The Uncomfortable Link Between the War on Drugs and Violent Crime

Black markets create an incentive structure that encourages aggression

Surrendered handguns in a bin in Los Angeles. David McNew/Getty Images

On May 31, Ross Ulbricht lost his appeal with the Second Circuit appellate court. He will serve out the remainder of his life sentence, a sentence passed down in part due to allegations that he commissioned multiple murders-for-hire. Whether or not Ulbricht ordered these hits, his case illustrates how, by criminalizing drugs, the United States government has created an institution that incentives violence.

Ulbricht did not begin with violent intentions. He was an Eagle Scout who founded The Silk Road as a beacon of freedom. He agonized over the idea of a hit: As Wired reports, “He had talked to Inigo [an employee] about how he just wishes the best for people, and loves them in the libertarian spirit—even Green [Ulbricht’s first alleged target], in flagrante delicto.” But for Ulbricht and others involved in the drug industry, violence was in his self interest.

Opponents of drug prohibition argue that the drug industry is by nature violent. However, buying and selling drugs isn’t inherently more violent than is buying and selling alcohol. Rather, it’s black markets that create incentives for violence.

Black markets naturally attract criminals, in part because it’s difficult for convicted felons to find a career aboveboard. The black market for drugs offers lucrative opportunities that are especially attractive to those who have already committed violent crimes and are thus unlikely to find legal work.

Black markets also attract violent individuals because the crimes associated with selling drugs are proportionately less costly for those who already have a rap sheet. Legitimate businessmen are unlikely to sell drugs, because if they are caught they could face decades in prison. But for hardened criminals, the primary danger is in being caught, not in one more charge being added to an existing long list.

Additionally, black markets incentivize criminals to protect their secrecy. For many drug sellers, the most effective way to do so is to silence potential leaks. This was the context for Ulbricht’s first alleged hit: He feared that if his victim (an employee of The Silk Road) weren’t silenced, the employee might report Ulbricht’s crimes to the FBI. The difference between serving 10 years for drug trafficking and serving life for murder was a relatively small one compared to the difference between going to prison or remaining free.

Finally, black markets require violent dispute resolution. As Attorney General Jeff Sessions correctly argues, “You can’t sue somebody for drug debt; the only way to get your money is through strong-arm tactics, and violence tends to follow that.” Faced with employees he suspected were cheating him, Ulbricht resorted to a seemingly violent resolution.

Ulbricht wasn’t attracted to illicit sales by his background, but once in the industry, his incentives pointed towards violence.

Violence is inherent in black markets, not theoretical: History makes a strong case that prohibition encourages aggression. When the 18th Amendment was passed, alcohol transitioned from a legitimate business to a funding source for organized crime. Violent crime increased dramatically as sellers went to extreme lengths to protect themselves and their stake. The 18th Amendment was passed in 1919, and homicides rose steadily from 1920 to 1933. Writing in American Law and Economics Review, Harvard Professor of Economics Jeffrey Miron argues that “drug and alcohol prohibition have substantially raised the homicide rate in the U.S. over much of the past 100 years.”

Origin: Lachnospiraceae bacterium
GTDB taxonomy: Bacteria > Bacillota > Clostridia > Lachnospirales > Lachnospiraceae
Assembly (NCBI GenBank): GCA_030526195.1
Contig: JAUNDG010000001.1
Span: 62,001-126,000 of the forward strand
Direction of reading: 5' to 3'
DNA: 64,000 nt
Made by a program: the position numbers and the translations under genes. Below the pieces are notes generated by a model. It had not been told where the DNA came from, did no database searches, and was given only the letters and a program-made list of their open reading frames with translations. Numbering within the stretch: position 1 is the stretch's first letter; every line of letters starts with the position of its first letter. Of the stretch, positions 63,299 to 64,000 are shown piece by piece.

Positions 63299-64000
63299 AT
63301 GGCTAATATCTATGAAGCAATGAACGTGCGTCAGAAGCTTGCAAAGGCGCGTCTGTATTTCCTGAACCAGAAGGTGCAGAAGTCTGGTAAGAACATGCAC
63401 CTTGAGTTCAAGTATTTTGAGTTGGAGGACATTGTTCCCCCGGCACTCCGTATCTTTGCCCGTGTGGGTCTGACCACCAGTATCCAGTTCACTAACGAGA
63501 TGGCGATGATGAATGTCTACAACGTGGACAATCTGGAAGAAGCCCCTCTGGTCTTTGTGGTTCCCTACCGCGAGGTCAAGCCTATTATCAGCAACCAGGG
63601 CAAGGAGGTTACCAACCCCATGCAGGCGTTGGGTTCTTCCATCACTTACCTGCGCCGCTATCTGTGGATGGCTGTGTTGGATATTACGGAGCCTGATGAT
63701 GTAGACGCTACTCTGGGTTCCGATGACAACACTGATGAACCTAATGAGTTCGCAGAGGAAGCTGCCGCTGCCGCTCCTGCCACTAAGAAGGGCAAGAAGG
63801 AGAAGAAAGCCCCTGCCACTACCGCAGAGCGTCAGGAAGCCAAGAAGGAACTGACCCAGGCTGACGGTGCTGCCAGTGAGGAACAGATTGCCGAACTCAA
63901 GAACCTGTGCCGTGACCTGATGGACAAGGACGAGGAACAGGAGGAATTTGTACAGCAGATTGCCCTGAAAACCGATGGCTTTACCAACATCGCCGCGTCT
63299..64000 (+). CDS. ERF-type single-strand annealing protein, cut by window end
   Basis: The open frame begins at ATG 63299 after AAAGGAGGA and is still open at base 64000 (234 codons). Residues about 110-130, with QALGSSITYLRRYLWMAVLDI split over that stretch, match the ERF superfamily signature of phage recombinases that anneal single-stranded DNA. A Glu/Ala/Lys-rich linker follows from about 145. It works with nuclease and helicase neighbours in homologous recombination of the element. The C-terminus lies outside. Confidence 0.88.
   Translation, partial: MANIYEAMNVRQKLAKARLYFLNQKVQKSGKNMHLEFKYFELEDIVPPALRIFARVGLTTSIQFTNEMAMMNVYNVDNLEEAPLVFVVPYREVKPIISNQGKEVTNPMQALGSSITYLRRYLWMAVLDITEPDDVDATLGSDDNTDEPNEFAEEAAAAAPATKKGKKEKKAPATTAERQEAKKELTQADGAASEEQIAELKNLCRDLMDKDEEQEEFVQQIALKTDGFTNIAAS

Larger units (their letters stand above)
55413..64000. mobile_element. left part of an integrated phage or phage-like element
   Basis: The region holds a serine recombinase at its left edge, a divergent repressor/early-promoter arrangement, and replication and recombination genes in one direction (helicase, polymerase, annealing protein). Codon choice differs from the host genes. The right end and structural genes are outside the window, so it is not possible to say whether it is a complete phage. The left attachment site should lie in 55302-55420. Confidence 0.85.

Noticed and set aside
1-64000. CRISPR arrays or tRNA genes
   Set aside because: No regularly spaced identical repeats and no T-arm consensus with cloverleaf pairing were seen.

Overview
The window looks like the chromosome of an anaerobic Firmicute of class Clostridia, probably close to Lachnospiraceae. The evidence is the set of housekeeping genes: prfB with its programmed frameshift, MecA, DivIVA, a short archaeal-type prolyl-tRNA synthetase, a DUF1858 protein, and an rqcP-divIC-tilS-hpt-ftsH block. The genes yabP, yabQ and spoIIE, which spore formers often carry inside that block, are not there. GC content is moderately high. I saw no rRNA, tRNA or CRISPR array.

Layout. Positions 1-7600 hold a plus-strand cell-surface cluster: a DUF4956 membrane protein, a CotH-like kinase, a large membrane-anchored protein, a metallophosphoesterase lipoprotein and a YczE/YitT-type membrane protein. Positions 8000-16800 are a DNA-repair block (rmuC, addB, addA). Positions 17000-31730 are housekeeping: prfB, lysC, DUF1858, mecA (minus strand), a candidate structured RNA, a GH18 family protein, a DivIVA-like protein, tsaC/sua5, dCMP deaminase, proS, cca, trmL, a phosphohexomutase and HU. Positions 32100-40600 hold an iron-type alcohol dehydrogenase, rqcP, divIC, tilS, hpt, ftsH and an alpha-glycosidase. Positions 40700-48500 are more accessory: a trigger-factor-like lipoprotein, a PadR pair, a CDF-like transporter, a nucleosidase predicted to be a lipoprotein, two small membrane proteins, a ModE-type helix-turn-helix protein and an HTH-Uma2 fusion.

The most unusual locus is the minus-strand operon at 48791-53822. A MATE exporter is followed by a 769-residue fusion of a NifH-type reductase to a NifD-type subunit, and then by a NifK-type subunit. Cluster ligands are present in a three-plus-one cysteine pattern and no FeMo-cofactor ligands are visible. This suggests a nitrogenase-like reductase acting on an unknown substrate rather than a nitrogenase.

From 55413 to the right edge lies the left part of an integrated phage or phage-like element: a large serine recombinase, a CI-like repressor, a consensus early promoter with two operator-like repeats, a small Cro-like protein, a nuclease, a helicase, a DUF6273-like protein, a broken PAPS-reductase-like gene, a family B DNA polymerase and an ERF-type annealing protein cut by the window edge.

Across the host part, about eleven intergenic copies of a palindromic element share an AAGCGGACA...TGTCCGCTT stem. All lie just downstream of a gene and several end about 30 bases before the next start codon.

By contrast, when goods are legalized, crime declines. Legitimate businessmen replace Mafia gangsters, and entrepreneurs lose their incentive to kill in order to protect themselves. After the 21st Amendment ended Prohibition in 1933, homicides diminished for 11 years straight. Part of this was due to improving economic conditions, but part was likely also due to the fact that legal markets discourage violence.

The same trend can be seen with regards to medical marijuana. Writing in the Journal of Drug Issues, researchers analyzed violent and property crime in 11 Western states and found, “Significant drops in rates of violent crime associated with state MMLs [medical marijuana laws].” When drugs are legalized, violent crime declines.

Prohibition advocates argue that legalizing drugs might increase violent crime, as criminals move from the drug market into other illicit enterprises. This movement is plausible, but the net effect is still likely to be less crime. Prohibited substances fund criminal enterprises, and strangling this funding also strangles the organizations’ other activities.

Ulbricht began The Silk Road as a beacon of freedom and non-violence, but if reports about his activities are true, then he eventually embodied the violence of prohibition. Prohibition creates an incentive structure that encourages aggression. Black markets attract violent individuals, and move even decent people to brutality. If we want a safer and more peaceful world, we should learn a lesson from Ross Ulbricht and end the war on drugs.

Julian Adorney is a Young Voices Advocate and a FEE 2016 Thorpe Fellow. He currently works at Colorado SEO Pros. He’s written for a number of outlets, including National Review, the Federalist, the Hill, FEE, and Lawrence Reed’s latest anthology Excuse Me, Professor.

The Uncomfortable Link Between the War on Drugs and Violent Crime